Archive for June, 2008

Heller Of A Decision

Posted in Politics on June 26th, 2008

On Thursday, June 26, 2008, The US Supreme Court gave its ruling on DC v. Heller. In a 5-4 decision the SCOTUS ruled that the District of Columbia’s gun ban was unconstitutional.

The Majority Opinion held that:

  1. The Second Amendment protects an individual right to possess a firearm unconnected with service in a militia, and to use that arm for traditionally lawful purposes, such as self-defense within the home.
    1. The Amendment’s prefatory clause announces a purpose, but does not limit or expand the scope of the second part, the operative clause. The operative clause’s text and history demonstrate that it connotes an individual right to keep and bear arms.
    2. The prefatory clause comports with the Court’s interpretation of the operative clause. The “militia” comprised all males physically capable of acting in concert for the common defense. The Antifederalists feared that the Federal Government would disarm the people in order to disable this citizens’ militia, enabling a politicized standing army or a select militia to rule. The response was to deny Congress power to abridge the ancient right of individuals to keep and bear arms, so that the ideal of a citizens’ militia would be preserved.
    3. The Court’s interpretation is confirmed by analogous armsbearing rights in state constitutions that preceded and immediately followed the Second Amendment.
    4. The Second Amendment’s drafting history, while of dubious interpretive worth, reveals three state Second Amendment proposals that unequivocally referred to an individual right to bear arms.
    5. Interpretation of the Second Amendment by scholars, courts and legislators, from immediately after its ratification through the late 19th century also supports the Court’s conclusion.
    6. None of the Court’s precedents forecloses the Court’s interpretation. Neither United States v. Cruikshank, 92 U. S. 542, 553, nor Presser v. Illinois, 116 U. S. 252, 264–265, refutes the individual rights interpretation. United States v. Miller, 307 U. S. 174, does not limit the right to keep and bear arms to militia purposes, but rather limits the type of weapon to which the right applies to those used by the militia, i.e., those in common use for lawful purposes.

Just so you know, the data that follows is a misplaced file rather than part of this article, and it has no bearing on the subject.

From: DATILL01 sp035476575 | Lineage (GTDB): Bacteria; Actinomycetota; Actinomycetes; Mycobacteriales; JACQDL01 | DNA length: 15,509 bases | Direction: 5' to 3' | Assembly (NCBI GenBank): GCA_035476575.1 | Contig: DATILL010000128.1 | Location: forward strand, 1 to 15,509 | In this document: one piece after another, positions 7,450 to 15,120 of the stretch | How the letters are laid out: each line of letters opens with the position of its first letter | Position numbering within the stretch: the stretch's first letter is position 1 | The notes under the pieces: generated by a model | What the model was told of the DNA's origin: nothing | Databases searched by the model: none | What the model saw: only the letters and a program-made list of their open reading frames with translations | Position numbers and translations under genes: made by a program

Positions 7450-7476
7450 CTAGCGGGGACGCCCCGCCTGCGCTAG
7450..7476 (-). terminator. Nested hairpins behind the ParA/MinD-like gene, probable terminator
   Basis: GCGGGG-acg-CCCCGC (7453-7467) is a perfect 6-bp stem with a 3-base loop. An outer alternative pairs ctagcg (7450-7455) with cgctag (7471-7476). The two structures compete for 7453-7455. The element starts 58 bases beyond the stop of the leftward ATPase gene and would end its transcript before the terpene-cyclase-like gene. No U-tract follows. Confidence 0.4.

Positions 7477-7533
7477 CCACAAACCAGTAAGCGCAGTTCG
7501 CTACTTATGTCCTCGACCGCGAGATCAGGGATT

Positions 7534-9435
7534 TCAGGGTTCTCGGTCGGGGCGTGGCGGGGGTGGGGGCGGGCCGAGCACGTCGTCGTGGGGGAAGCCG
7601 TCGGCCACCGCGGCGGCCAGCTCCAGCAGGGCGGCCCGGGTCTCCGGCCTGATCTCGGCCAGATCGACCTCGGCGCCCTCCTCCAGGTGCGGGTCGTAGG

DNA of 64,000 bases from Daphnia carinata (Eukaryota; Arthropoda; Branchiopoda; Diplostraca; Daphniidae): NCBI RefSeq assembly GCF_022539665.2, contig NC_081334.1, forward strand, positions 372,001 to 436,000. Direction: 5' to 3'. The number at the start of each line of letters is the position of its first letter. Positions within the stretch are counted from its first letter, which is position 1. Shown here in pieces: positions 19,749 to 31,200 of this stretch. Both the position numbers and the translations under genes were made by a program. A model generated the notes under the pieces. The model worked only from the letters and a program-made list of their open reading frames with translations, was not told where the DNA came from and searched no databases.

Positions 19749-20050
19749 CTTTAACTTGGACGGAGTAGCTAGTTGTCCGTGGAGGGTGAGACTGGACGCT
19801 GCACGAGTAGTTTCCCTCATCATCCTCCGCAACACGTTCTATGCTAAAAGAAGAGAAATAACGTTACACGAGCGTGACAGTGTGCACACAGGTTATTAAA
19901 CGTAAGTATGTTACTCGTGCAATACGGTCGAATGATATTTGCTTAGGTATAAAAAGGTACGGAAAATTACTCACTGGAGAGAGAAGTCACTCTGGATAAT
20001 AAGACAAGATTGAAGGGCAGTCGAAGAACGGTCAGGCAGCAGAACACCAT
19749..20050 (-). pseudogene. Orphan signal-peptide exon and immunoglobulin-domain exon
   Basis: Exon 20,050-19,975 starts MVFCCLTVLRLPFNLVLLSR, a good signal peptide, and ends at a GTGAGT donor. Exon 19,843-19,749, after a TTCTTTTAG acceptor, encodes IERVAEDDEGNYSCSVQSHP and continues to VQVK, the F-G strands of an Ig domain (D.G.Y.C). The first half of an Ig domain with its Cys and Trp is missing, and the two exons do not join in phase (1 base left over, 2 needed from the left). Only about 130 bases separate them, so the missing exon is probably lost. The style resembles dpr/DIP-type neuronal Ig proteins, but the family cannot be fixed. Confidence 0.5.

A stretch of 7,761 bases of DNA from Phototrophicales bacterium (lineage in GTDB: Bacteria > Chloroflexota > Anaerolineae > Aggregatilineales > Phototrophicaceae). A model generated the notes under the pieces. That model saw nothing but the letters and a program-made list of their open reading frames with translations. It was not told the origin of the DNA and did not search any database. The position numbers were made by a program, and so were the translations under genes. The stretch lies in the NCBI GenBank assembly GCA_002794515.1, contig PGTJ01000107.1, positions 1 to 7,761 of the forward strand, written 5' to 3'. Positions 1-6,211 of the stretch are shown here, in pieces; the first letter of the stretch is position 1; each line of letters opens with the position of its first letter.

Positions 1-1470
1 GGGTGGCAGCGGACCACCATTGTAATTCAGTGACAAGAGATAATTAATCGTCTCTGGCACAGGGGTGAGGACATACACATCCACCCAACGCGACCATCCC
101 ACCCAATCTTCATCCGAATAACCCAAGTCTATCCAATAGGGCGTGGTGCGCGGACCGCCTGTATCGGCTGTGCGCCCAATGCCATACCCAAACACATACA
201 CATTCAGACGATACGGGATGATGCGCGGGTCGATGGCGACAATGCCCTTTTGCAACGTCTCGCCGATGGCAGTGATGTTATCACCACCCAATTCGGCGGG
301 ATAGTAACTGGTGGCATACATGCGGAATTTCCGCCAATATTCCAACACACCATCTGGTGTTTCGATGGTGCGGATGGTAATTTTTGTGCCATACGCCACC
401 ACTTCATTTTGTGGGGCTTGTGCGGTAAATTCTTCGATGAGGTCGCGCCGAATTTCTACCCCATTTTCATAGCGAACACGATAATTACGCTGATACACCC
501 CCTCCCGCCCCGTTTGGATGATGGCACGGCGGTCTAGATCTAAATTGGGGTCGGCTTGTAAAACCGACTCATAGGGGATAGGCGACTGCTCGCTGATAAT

2. Like most rights, the Second Amendment right is not unlimited. It is not a right to keep and carry any weapon whatsoever in any manner whatsoever and for whatever purpose: For example, concealed weapons prohibitions have been upheld under the Amendment or state analogues. The Court’s opinion should not be taken to cast doubt on longstanding prohibitions on the possession of firearms by felons and the mentally ill, or laws forbidding the carrying of firearms in sensitive places such as schools and government buildings, or laws imposing conditions and qualifications on the commercial sale of arms. Miller’s holding that the sorts of weapons protected are those “in common use at the time” finds support in the historical tradition of prohibiting the carrying of dangerous and unusual weapons.
  3. The handgun ban and the trigger-lock requirement (as applied to self-defense) violate the Second Amendment. The District’s total ban on handgun possession in the home amounts to a prohibition on an entire class of “arms” that Americans overwhelmingly choose for the lawful purpose of self-defense. Under any of the standards of scrutiny
    the Court has applied to enumerated constitutional rights, this prohibition—in the place where the importance of the lawful defense of self, family, and property is most cute—would fail constitutional muster. Similarly, the requirement that any lawful firearm in the home be disassembled or bound by a trigger lock makes it impossible for citizens to use arms for the core lawful purpose of self-defense and is hence unconstitutional. Because Heller conceded at oral argument that the D. C. licensing law is permissible if it is not enforced arbitrarily and capriciously, the Court assumes that a license will satisfy his prayer for relief and does not address the licensing requirement. Assuming he is not disqualified from exercising Second Amendment rights, the District must permit Heller to register his handgun and must issue him a license to carry it in the home.